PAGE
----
Richmond’s colossal statue of Robert E. Lee was erected 25 years after the Civil War, but it was an early volley of a new war—this one, in Lost Cause propaganda, was the war the South would win.
After a long period of little monument-building following the 1865 surrender, Southern sympathizers turned the Lost Cause into a thundering declaration of identity by elevating their deceased leader into an icon to rival Jupiter. While he was alive, Lee expressed a distaste for such adoration. “I think it wiser,” he wrote in 1869 about a proposed Gettysburg memorial, “…not to keep open the sores of war but to follow the examples of those nations who endeavored to obliterate the marks of civil strife, to commit to oblivion the feelings engendered.”
Nevertheless by 1890, embittered Southern groups decided he should now be treated as the blazing hero of their resistance, a retrospective demigod who was by then too dead to argue. They hired a Frenchman (Antonin Mercié) to design the first major statue to depict the old general in a heroic, equestrian form, more Pantheonic than typical of a West Point grad, and they placed him high above a circle on Monument Avenue, a position that was intended to be both omnipresent and untouchable.
One of the people who loudly opposed the creation of the goliath was John Mitchell, the young Black editor of the Richmond Planet. As a city councilman, he had also voted against using government funds for it.
“The men who talk most about the valor of Lee and the blood the brave Confederate dead are those who never smelt powder or engaged in battle. Most of them were at a table, either on top or under it when then war was going on,” Mitchell wryly observed.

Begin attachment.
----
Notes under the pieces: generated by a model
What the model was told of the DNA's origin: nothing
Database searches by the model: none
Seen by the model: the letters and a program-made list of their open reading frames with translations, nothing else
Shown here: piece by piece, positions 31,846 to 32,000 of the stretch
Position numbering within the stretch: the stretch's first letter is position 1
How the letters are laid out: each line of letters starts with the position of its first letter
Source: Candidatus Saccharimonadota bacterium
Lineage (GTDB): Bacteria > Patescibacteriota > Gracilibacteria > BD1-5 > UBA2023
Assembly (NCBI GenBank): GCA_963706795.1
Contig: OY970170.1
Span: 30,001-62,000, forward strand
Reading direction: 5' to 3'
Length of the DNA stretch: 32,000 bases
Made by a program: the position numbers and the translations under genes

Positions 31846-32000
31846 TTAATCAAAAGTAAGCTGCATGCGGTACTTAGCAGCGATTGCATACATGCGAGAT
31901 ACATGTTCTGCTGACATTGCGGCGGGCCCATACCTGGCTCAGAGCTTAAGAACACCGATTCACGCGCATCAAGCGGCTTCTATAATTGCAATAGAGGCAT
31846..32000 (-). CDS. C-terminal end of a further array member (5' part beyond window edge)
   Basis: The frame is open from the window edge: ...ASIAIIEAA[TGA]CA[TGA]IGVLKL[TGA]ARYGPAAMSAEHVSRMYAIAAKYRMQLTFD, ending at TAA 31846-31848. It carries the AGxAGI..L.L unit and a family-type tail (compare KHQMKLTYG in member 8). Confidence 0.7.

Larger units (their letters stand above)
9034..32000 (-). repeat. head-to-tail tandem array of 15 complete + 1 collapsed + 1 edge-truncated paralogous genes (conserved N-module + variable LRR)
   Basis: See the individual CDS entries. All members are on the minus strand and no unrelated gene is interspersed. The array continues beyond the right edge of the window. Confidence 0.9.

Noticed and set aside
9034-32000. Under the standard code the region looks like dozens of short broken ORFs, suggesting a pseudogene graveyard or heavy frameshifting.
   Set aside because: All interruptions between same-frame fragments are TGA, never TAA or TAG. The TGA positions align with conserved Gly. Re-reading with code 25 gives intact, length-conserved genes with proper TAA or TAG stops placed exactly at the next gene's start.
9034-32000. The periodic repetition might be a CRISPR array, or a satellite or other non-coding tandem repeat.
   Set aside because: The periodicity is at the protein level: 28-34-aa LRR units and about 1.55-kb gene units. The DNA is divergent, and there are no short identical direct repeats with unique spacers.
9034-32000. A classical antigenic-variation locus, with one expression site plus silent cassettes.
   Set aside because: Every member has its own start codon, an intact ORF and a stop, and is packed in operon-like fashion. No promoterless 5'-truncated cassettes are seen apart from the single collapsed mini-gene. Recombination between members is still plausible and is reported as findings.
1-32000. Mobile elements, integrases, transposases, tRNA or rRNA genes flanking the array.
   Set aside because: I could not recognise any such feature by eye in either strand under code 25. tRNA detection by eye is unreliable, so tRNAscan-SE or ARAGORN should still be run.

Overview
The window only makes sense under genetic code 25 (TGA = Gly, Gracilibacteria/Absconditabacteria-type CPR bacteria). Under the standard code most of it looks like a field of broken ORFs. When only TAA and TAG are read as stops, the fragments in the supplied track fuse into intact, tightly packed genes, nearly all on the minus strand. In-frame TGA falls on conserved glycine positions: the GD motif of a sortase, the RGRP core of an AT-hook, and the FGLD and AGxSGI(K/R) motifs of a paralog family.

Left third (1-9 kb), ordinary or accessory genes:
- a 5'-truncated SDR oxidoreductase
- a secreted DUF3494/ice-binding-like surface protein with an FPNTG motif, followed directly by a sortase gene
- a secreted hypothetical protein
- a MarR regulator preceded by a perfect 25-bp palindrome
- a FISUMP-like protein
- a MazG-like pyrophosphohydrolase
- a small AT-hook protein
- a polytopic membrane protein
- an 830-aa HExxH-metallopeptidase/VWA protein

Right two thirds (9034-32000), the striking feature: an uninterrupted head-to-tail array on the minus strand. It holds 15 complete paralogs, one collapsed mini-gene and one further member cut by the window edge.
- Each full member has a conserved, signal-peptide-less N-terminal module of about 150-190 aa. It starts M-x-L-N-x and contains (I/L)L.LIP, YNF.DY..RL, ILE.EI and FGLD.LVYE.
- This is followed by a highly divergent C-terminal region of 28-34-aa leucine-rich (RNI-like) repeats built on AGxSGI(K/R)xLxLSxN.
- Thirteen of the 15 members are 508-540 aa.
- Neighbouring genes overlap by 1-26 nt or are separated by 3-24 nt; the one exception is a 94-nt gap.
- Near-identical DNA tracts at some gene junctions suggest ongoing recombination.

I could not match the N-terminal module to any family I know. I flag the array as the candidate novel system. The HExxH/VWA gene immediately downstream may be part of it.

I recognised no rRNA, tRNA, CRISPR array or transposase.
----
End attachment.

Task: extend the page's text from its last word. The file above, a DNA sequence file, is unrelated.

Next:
He warned the placement of the Lee statue handed down a “legacy of treason and blood” to future generations. “He [the African American] put up the Lee Monument, and should the time come, will be there to take it down.”
The time has come.
This week, in response to the current American rebellion, Robert E. Lee is coming down.
It was the governor’s call. Richmond’s mayor also announced plans to remove the other Confederate monuments along Monument Avenue, which had been placed there with equal intentions to re-educate: President Jefferson Davis, “Stonewall” Jackson, and J.E.B. Stuart. Americans will no longer have to conduct their daily business under their fiery eyes.
For years, people of every stripe have begged authorities to put these Confederate statues in a museum, like the artifacts of the events that spawned them. They were rebuffed under the bizarre claim that preserving history in this manner would somehow be erasing it.
Now, with the nation seized by protest and reform, Confederate statues across the South are being unceremoniously pulled down by ropes and furious crowds, righteous modern lynchings that rebut the ones that hypnotized the culture that put them up. They could have avoided these ignoble fates if they had just put them in museums years ago, as was suggested countless times, often tearfully.
The refusal to accommodate, to compromise, to listen—well, isn’t that an emblem of everything that sparked the 2020 rebellion to begin with?
History finally bounced back.
The Lee monument’s consecration remarks, in May of 1890, were delivered by Archer Anderson, the connected son of a local munitions maker (the statue was very nearly erected overlooking his family business) that had sold many guns and bombs to the Confederacy. Anderson tried to paint Lee as a merely a dispassionate arbiter of fairness. “He regarded slavery as an evil which the South had inherited and must be left to mitigate and, if possible, extirpate by wise and gradual measures.”
All right, then. Let’s indulge that disingenuous dedication depiction of slaveowner Robert E. Lee and see it to its logical conclusion.
I now leave it to my fellow Southerners to mitigate those Confederate statues. Now it is possible to extirpate them as foretold, to fulfill the destiny as laid out by the statue’s dedicator.
The remedy has certainly been gradual in coming; now it is wise, too.